Being a mental health nurse is significantly associated with the use of more mental health promotion strategies, compared to a non-mental health nurse.
Our results indicate that mental health nurses use the following strategies more frequently than nurses in other areas: healthy eating, adequate water intake, participation in relaxing and recreational activities, maintenance of social connections (while maintaining social distancing), and verbalization of feelings/emotions. However, since our results are not cause-effect, the fact that these professionals use mental health promotion strategies more often might also be because they have less symptoms of depression, anxiety, and stress.
A recent qualitative research study verified that support from family, friends, colleagues, organizations, and the public is crucial to promote nurses’ well-being during the COVID-19 pandemic. The same study suggests that institutions implement communication strategies between managers and nurses to promote the use of strategies to reduce stress and provide accurate information; provide support in basic daily needs; and promote psychosocial support, such as groups to express emotions [41]. Another recent study suggests psychoeducational interventions for nurses to promote coping strategies and reduce psychological symptomatology [15].
Notably, only 42.1% of our sample of mental health nurses worked in psychiatric services, while the remainder were distributed among non-psychiatric services. Some of these nurses were mobilized during the pandemic, which indicates that the differences observed may be related to the type of specific mental health training that the nurses underwent, which may have increased resilience to stressful situations, such as the COVID-19 pandemic, leading to improved resistance to depression, anxiety, and stress factors. As the literature indicates, cognitive competencies and problem-solving skills are important precursors of resilience [42], and despite these challenges, resilience allows nurses to deal with stressors in their work environment and maintain healthy and stable psychological functioning [43]. Thus, promoting resilience is crucial for nurses coping with work-related stress [44]. Furthermore, a strong support system is essential to promote resilience in nurses [41].

Limitations

One of the limitations of the study is that it used the non-probabilistic snowball sampling method, which may have led to a potential sampling bias. However, despite this limitation, we were able to obtain a sample from different parts of the country. Furthermore, because the study involved self-reporting by participants, we should consider the risk of response bias. Another limitation is that the results come from a cross-sectional study, which makes it impossible to determine the temporal sequence of events. In other words, the results allow the identification of the association between variables but cannot determine cause-effect relationships. Another limitation is that, since the research was conducted online by using a snowball sampling, we cannot guarantee that all respondents were nurses. However, the questionnaire comprised a set of questions on professional data, so if the respondent were not a nurse, he/she would not be able to answer those questions. Finally, the fact that the set of measurements came from the same source (i.e., nurses) can lead to the possibility of a common variance bias.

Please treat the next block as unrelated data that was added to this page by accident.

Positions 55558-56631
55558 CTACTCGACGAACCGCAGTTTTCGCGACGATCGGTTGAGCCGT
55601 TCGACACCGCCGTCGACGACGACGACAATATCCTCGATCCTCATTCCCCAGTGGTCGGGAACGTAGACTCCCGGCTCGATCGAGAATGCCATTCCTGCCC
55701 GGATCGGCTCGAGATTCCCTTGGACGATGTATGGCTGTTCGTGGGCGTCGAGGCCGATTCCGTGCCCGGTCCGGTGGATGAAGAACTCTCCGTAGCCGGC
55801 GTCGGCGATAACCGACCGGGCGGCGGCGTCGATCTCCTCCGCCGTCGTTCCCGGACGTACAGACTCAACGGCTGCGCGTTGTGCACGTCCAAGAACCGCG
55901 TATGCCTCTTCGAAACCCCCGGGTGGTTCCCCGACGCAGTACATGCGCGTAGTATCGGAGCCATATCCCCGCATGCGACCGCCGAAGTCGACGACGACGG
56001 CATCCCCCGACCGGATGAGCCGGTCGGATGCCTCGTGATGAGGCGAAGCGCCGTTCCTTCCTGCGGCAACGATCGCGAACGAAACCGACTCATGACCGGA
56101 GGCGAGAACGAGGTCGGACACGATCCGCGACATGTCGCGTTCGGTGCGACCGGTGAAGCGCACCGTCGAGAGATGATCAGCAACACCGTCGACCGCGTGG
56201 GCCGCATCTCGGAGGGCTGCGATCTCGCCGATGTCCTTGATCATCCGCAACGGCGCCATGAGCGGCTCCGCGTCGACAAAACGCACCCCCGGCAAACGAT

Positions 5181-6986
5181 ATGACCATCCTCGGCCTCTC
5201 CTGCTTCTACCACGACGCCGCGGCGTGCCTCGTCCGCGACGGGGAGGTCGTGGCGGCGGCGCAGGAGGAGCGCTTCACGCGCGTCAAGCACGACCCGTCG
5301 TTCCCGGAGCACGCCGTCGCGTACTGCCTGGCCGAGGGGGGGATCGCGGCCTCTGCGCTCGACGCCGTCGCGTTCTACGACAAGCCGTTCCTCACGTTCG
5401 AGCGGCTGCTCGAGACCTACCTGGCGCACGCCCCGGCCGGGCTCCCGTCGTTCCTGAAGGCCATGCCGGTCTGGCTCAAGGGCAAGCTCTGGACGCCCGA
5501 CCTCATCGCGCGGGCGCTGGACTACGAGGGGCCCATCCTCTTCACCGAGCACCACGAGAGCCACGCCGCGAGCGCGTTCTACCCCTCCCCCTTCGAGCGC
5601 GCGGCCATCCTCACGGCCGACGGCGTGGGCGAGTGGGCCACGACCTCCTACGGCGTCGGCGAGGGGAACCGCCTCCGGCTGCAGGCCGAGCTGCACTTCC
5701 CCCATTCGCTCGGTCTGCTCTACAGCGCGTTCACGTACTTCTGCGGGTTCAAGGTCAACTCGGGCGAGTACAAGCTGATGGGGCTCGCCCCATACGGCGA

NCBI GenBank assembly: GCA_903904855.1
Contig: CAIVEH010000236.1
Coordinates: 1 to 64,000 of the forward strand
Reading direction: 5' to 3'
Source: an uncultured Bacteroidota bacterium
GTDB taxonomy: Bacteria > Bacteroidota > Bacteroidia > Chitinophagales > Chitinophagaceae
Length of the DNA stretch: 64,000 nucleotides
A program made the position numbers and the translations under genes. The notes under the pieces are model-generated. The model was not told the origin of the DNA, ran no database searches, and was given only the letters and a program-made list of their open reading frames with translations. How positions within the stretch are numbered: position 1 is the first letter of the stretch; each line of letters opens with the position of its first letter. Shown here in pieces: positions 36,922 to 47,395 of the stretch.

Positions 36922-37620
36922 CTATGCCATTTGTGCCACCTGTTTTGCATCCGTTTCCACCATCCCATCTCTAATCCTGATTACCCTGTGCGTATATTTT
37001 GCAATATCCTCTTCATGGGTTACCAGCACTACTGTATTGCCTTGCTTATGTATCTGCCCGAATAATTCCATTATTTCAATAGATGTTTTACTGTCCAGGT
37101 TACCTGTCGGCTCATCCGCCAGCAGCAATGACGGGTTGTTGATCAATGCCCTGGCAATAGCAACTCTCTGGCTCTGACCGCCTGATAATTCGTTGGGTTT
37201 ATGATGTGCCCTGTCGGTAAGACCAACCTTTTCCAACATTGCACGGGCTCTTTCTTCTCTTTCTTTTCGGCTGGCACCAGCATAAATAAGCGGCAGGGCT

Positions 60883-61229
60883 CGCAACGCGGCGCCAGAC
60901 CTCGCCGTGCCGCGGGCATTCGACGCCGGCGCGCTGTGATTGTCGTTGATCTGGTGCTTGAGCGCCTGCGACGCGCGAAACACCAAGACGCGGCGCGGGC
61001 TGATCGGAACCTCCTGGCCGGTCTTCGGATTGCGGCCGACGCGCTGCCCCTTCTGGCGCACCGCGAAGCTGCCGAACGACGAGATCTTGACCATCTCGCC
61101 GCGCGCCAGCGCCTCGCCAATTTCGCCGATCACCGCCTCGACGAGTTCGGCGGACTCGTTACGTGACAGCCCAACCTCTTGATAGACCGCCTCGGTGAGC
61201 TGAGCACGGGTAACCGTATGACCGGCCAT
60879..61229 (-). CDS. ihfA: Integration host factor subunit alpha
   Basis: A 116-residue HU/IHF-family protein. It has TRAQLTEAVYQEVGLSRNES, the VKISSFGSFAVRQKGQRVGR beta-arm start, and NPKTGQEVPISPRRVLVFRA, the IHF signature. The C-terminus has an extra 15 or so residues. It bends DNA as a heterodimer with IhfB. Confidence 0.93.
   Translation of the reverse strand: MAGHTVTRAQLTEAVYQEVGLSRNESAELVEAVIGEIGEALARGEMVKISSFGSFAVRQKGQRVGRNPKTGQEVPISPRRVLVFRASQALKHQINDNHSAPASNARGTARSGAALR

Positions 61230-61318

5. Conclusions

Healthy eating, physical activity, rest between work shifts, maintenance of social connections, verbalization of feelings/emotions, and a shorter time spent searching for information about the COVID-19 pandemic were associated with better mental health in nurses. These strategies are accessible to everyone, because they are part of self-care and do not require substantial resources. Therefore, health professionals must promote the adoption of these strategies as self-care measures, for themselves and patients alike.
Therefore, it is extremely important to encourage nurses to adopt these mental health-promoting strategies, especially nurses with no specific training in mental health, as they tend to be more prone to depression, anxiety, and stress than their counterparts. This result leads us to believe that a greater focus on mental health literacy, directed at all nurses, is important to promote resilience and the consequent ability to solve problems which in turn may improve the quality of care provided to the population, especially in extreme situations such as a pandemic.
It is also important to understand whether symptoms of depression, anxiety, and stress decrease, increase, or remain the same in a post-pandemic context, to assess the possible need for intervention.

Author Contributions

Conceptualization, L.G.d.P., F.S. and C.S.; methodology, F.S., C.S. and L.T.; validation, all authors; formal analysis, L.T.; investigation, F.S. and C.S.; resources, F.S., L.T. and C.S.; data curation, L.T.; writing—original draft preparation, L.G.d.P.; writing—review and editing, L.G.d.P., F.S., L.T., M.J.L.; visualization, all authors; supervision, C.S., M.J.L.; project administration, F.S. and C.S.; funding acquisition, L.G.d.P., C.F., M.J.L. All authors have read and agreed to the published version of the manuscript.

Funding

The present publication was funded by Fundação Ciência e Tecnologia, IP national support through CHRC (UIDP/04923/2020).

Institutional Review Board Statement